Also located on the front of the Nikon Df are a Bracketing button, flash sync terminal, a Preview button for previewing how the current shutter speed, aperture, and ISO sensitivity settings affect the exposure, and a customisable Function button (which by default switches between FX and DX modes). Finally there's the standard command dial, which rather strangely sits vertically flush with the front of the camera body, rather than horizontally, and is therefore more awkward to use than might be expected.
At the creative heart of the Nikon Df are five mechanical dials located on the camera's top-plate. Starting from the left when viewing the Df from the rear, we find the ISO Speed (L1-H4) and Exposure Compensation (+-3EV) dials, the latter sitting on top of the former. The Exposure Compensation dial has a lockable pin at its centre, whilst the ISO Speed dial has one located a few mms away at the 7 o'clock position. While its easy to operate the Exposure Compensation dial with one hand, we found it nigh on impossible to do the same with the ISO Speed dial, even when holding the camera at arm's length, which slows down operation somewhat. Also note that the ISO Speed dial only has settings for the H1 and H4 expanded values, so you can only assign two of the four fastest ISO speeds to this physical dial, and that you can onl;y set the ISO speed via the dial, not in the main menu system.
Despite the inclusion of the new ISO Speed dial, the Df still retains intelligent auto ISO control. With auto ISO enabled, you can have the camera determine the minimum shutter speed based on the focal length of the lens in use. This means that the camera may raise the ISO sensitivity if the shutter speed drops below 1/200 second when using a 200mm lens but leave it unchanged down to 1/50 second if a 50mm lens is attached (this can be fine-tuned by the user). The setting on the ISO Speed dial essentially acts as the minimum ISO speed.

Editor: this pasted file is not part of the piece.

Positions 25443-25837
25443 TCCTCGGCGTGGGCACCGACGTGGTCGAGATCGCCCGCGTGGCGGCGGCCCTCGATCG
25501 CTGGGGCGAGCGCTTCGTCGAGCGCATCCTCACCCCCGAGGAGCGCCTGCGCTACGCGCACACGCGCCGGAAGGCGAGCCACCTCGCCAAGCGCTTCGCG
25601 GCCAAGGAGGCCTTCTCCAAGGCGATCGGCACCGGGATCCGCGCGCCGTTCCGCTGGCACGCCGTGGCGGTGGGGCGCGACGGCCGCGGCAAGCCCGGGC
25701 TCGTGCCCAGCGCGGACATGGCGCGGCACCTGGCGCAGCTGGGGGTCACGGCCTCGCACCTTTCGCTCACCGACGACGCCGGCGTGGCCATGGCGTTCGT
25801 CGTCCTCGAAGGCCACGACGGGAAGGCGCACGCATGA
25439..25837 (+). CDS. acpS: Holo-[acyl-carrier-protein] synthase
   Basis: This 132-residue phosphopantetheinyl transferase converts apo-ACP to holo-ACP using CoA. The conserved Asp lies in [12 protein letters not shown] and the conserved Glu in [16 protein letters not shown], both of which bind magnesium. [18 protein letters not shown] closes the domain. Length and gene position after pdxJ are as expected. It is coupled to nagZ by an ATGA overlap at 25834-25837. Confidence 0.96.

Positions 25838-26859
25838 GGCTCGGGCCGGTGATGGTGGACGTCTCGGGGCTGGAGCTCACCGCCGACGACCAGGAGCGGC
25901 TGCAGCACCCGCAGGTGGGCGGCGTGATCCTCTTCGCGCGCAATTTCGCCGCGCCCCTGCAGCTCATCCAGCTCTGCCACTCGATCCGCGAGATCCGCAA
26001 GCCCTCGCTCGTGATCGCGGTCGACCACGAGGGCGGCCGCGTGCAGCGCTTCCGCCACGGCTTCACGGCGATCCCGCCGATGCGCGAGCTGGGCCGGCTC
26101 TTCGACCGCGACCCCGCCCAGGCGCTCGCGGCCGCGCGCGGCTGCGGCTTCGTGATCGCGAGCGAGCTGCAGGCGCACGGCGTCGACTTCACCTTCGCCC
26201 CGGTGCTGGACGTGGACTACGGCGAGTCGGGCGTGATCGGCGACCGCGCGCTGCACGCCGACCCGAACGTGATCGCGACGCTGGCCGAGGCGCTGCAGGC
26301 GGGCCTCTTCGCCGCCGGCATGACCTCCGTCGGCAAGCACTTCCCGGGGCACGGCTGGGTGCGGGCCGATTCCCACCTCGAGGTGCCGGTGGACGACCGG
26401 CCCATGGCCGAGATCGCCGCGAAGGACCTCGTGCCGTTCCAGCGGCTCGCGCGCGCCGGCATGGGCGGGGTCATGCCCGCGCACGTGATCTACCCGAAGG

Moving to the other side of the flash hotshoe, the Shutter Speed dial sits on top of the Release Mode switch. Once again, the Shutter Speed dial has a centrally located locking pin which is easy to operate with one hand. The dial has settings running from 1/4000th sec to 4 seconds, with extra B, T and X settings. There's also a 1/3 Step option if you want finer control via the main command dial. One obvious quirk to take note of is that the Shutter SPeed dial is completely redundant when you choose the Aperture-priority shooting mode.
Underneath the Shutter Speed dial is the Release Mode switch. The release mode options include Single-frame, Continuous Low, Continuous High (5.5 frames per second, which is 0.5fps slower than the D610), Quiet (delays mirror return until the user lets go of the shutter release), Quiet Continuous (3fps) mode, Self-timer, and Mirror lock-up. The last of these is really only useful if you purchase the optional MC-DC2 cable release - while you can use the shutter release button in Mirror lock-up mode, the very act of pressing it can cause more vibration than the mirror itself, defeating the point. Do note however that the Remote control mode also has a “Remote mirror up” option, which you can activate via the shooting menu if you have the ML-L3 infrared remote control but not the MC-DC2 cable release. If neither is to hand, the Nikon Df offers a user configurable Exposure Delay Mode, in which the mirror is raised when you press the shutter release, and the actual exposure takes place automatically with a one-, two- or three-second delay depending on what you've set in Custom Function d10.